And, "the only way you end up not having a nuclear-capable Iran," Gates said, "is for the Iranian government to decide that their security is diminished by having those weapons, as opposed to (being) strengthened."

There's still room left for diplomacy, Gates said on CNN, as he noted the slated Oct. 1 negotiations in Geneva between Iran and the United States, the United Kingdom, France, Russia, China and Germany.

"The Iranians are in a very bad spot now because of this deception, in terms of all of the great powers," Gates told King, "and there obviously is the opportunity for severe additional sanctions and I think we have the time to make that work."

The United States is in close contact with its ally Israel, Gates said, noting the U.S. continues to urge the Israelis "to let this diplomatic economic-sanctions path play out."

New U.N.-levied sanctions against Iran, Gates told King on CNN, could involve banking, particularly sanctions on equipment and technology for Iran's oil and gas industry.

Gates also appeared on ABC's "This Week" TV program hosted by George Stephanopoulos. Gates gave Stephanopoulos his personal view that the Iranian government has the intention of acquiring nuclear weapons, but it may not yet have made a formal decision to move toward the development of nuclear weapons.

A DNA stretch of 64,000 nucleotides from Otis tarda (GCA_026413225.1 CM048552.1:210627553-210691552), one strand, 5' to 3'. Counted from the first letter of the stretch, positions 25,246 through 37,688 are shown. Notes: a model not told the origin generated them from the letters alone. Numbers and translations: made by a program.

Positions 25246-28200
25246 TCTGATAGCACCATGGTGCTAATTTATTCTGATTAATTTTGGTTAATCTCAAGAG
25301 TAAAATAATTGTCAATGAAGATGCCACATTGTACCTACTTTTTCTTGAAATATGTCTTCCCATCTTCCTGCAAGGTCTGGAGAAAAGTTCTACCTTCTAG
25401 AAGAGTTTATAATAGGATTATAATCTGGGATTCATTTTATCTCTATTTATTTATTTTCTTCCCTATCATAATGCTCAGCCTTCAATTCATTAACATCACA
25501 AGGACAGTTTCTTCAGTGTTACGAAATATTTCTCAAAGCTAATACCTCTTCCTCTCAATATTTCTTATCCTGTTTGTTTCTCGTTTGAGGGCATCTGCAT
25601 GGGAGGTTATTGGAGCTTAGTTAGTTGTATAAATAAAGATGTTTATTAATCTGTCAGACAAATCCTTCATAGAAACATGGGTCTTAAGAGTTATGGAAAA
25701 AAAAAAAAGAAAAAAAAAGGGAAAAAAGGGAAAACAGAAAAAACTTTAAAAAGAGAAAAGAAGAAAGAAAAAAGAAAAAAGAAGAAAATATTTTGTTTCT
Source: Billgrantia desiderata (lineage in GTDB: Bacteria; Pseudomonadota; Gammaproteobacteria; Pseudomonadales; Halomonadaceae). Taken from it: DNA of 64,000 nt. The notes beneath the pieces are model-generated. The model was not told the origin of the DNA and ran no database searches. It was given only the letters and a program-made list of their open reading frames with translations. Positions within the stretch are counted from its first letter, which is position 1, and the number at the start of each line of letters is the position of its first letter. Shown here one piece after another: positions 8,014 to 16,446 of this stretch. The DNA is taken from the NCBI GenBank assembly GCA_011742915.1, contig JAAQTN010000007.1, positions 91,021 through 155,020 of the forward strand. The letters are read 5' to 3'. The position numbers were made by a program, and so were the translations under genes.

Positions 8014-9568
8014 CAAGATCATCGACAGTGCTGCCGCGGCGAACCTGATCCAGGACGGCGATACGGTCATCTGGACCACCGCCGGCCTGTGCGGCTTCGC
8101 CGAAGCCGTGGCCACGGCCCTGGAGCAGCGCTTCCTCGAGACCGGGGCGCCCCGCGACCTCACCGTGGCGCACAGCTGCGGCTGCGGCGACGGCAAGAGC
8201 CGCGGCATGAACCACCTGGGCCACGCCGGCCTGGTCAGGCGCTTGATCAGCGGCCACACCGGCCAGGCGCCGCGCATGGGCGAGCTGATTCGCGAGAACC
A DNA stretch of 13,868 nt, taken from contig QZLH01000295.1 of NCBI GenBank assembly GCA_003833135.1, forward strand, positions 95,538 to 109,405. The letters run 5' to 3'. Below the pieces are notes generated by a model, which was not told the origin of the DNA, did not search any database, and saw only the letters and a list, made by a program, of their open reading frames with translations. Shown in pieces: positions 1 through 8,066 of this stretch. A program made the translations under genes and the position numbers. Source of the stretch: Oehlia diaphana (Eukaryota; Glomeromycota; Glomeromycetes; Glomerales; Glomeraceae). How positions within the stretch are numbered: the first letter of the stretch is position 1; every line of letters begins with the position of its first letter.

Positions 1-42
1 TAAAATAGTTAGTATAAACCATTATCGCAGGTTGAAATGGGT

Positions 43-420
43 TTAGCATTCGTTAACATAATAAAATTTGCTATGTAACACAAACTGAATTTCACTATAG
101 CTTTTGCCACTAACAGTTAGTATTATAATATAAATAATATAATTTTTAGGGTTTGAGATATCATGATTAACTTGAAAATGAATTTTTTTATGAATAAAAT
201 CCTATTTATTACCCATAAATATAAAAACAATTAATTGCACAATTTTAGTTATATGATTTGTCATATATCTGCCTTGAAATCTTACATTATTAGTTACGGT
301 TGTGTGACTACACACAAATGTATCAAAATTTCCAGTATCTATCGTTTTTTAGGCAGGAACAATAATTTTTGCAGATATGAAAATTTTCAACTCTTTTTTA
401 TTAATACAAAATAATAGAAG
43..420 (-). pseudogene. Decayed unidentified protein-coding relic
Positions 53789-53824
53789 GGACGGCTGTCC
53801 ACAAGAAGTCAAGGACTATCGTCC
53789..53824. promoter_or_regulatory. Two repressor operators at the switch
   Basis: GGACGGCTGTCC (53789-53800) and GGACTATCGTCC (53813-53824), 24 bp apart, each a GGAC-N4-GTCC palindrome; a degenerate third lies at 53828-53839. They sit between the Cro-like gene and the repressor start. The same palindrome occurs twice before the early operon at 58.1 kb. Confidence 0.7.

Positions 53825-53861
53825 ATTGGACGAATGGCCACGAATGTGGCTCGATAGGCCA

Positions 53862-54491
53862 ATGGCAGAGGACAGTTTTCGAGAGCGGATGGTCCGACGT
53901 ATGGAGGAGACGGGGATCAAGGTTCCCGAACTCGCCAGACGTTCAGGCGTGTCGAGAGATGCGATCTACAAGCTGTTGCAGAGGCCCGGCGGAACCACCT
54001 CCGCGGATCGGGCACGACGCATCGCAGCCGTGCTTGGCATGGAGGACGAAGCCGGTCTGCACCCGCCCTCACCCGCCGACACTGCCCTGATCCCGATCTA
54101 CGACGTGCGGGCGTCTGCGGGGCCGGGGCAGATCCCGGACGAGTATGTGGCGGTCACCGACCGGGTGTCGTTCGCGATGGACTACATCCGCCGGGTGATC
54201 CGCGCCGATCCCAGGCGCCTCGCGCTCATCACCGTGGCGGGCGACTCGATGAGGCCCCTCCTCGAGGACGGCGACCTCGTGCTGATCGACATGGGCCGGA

What's critical now, Gates told Stephanopoulos, as he told King earlier, is persuading the Iranians that their security will be diminished by trying to get nuclear weapons rather than enhanced.

And, Iran's contested presidential election, Gates said, has revealed political and societal "fissures in Iran" that haven't been witnessed since the Islamic Revolution there 30 years ago.

If the Oct. 1 meeting "doesn't work" to persuade Iran to jettison its desire for nuclear arms, Gates told Stephanopoulos, then "you begin to move in the direction of severe sanctions."

And, imposing tougher sanctions against Iran, Gates said, would "have the potential" of causing the Iranians to change their policies.